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At least two new minerals not seen on Earth have been identified in a meteorite weighing 14 tonnes found in Somalia two years ago. The minerals were found in a piece of the space rock, which was sent to the University of Alberta, which is believed to have discovered a potential third new mineral. The two newly discovered minerals are named elalitis and elkinstantonite.

The meteorite was named in honor of the city where it was found, which is also the name given to the first mineral. The second was named after Lindy Elkins-Tanton, director of an Interplanetary Initiative at Arizona State University and principal investigator of NASA Psyche’s upcoming mission. Elkins-Tanton plans to send a probe to examine the mineral-rich asteroid for evidence of how the planets of our solar system formed.

Chris Heard, a professor at the Department of Earth and Atmospheric Sciences and curator of the University of Alberta’s meteorite collection, said in a statement: “Whenever you find a new mineral, it means that the true geological conditions, the chemistry of the rocks, is different from what was found earlier. That’s what makes this exciting: in this particular meteorite, you have two officially described minerals that are new to science.”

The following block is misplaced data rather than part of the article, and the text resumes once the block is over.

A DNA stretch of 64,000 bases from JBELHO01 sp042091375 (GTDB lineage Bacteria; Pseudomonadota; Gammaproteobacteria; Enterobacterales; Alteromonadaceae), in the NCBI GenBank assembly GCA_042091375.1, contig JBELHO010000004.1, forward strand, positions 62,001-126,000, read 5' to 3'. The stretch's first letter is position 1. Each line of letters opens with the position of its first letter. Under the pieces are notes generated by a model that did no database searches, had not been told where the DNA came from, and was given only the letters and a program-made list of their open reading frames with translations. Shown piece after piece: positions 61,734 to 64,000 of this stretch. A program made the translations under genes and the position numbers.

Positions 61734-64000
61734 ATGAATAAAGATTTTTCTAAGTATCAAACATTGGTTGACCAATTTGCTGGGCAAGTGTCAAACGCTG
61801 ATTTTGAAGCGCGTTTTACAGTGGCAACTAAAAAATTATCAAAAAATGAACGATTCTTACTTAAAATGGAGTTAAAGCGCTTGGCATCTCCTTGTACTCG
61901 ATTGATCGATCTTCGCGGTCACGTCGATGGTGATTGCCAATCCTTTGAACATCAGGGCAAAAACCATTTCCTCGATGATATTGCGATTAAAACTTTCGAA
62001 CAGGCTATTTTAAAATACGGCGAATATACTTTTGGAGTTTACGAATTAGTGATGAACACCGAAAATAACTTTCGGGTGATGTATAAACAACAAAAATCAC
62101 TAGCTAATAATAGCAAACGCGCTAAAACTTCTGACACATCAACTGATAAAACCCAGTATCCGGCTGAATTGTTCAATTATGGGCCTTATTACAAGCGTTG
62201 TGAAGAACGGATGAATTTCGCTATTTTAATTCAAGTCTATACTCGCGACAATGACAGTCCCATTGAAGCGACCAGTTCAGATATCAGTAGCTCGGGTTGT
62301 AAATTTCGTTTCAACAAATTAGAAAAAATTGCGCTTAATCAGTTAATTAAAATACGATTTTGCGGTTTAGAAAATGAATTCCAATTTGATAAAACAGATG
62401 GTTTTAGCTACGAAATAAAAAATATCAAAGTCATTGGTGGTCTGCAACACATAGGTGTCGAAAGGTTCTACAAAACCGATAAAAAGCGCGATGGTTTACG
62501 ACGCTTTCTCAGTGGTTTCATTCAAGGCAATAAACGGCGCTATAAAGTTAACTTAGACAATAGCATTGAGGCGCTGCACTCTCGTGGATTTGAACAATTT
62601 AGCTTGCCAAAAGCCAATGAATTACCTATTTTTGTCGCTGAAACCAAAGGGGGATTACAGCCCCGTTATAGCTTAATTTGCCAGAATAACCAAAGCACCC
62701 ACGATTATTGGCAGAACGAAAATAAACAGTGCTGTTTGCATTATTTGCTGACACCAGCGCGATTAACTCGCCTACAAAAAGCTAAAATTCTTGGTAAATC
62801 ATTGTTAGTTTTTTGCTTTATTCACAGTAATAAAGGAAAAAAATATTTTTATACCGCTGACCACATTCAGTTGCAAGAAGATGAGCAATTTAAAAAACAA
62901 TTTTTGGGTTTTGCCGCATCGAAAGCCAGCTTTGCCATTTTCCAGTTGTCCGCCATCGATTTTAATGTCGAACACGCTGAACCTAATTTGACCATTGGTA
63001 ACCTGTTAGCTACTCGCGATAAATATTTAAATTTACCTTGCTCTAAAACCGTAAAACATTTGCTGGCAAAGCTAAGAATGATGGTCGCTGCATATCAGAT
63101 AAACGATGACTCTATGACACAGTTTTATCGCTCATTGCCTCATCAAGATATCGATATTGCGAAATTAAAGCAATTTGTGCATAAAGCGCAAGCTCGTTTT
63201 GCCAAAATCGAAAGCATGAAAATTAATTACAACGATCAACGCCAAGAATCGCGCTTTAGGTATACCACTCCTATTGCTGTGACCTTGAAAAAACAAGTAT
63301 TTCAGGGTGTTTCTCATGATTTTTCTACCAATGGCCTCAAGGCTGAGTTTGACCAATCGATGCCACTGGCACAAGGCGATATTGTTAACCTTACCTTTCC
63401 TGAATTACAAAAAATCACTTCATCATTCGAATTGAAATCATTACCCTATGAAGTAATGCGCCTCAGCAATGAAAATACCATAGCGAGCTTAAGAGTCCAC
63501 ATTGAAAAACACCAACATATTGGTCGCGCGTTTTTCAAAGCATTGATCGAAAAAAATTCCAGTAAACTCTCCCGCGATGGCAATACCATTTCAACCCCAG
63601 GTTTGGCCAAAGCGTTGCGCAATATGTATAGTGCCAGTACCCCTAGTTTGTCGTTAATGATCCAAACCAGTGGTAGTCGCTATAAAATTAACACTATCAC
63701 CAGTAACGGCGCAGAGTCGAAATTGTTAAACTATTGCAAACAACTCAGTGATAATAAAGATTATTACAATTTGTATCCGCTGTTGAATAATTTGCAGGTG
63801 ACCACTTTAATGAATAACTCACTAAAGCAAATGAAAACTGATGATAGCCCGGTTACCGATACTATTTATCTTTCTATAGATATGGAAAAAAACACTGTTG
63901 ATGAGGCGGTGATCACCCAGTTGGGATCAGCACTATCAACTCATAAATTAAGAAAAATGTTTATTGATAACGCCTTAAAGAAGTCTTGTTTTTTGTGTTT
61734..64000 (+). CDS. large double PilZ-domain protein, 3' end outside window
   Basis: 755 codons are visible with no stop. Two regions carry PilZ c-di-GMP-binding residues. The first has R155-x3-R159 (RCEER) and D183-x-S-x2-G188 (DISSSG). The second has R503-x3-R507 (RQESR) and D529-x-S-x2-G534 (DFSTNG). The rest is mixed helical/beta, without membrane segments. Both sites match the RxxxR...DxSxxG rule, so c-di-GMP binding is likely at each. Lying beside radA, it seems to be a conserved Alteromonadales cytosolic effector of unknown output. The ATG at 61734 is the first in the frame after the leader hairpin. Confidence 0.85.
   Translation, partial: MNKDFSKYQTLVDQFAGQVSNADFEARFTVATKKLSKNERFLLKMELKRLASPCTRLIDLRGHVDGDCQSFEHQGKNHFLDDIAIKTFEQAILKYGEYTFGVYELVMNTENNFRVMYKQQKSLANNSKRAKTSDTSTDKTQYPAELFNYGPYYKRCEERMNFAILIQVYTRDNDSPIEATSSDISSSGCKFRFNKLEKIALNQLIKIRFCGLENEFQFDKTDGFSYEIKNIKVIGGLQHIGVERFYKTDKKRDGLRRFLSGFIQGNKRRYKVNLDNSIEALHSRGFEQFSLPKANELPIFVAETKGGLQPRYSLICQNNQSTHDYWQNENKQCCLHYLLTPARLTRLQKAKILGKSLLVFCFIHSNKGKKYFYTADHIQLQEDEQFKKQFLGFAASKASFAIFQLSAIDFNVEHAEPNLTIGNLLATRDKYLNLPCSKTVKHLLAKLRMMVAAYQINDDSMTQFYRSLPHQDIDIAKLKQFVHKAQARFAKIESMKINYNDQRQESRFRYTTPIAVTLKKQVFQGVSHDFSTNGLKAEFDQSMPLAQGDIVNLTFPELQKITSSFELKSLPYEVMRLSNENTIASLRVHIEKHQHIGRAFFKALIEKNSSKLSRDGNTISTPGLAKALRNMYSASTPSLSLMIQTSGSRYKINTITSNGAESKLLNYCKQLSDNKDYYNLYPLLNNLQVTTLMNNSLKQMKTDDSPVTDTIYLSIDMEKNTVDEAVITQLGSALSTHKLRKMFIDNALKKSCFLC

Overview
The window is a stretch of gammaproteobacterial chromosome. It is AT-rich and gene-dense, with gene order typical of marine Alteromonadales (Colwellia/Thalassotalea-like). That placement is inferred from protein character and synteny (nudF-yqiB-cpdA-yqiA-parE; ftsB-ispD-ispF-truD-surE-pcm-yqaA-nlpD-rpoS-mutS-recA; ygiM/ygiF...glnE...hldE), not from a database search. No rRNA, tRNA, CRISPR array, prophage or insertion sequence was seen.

Heard is also optimistic that more new minerals could be discovered if researchers take more samples from the meteorite. The meteorite landed outside the city and was first discovered by camel livestock that experts warned. The space rock is about twice as dense as a regular rock on Earth and is so magnetic – something like this has not been observed on our planet.

While Heard analyzed the meteorite to classify it, he saw something that got his attention. “The first day I did some analysis. There were at least two new minerals there,” Heard says. “That was phenomenal. Most of the time it takes a lot more work than that to say there is a new mineral.”

Rapid identification was possible because the two minerals were synthetically created earlier by French researchers in the 1980s. Heard notes that “it cannot be called a mineral until it is found in nature”. Researchers continue to examine minerals to determine what they can tell us about the conditions in the meteorite when it formed.

While the meteorite’s future remains uncertain, Heard said investigators received news that it appeared to have been moved to China in search of a potential buyer. It remains to be seen whether additional samples will be available for scientific purposes.


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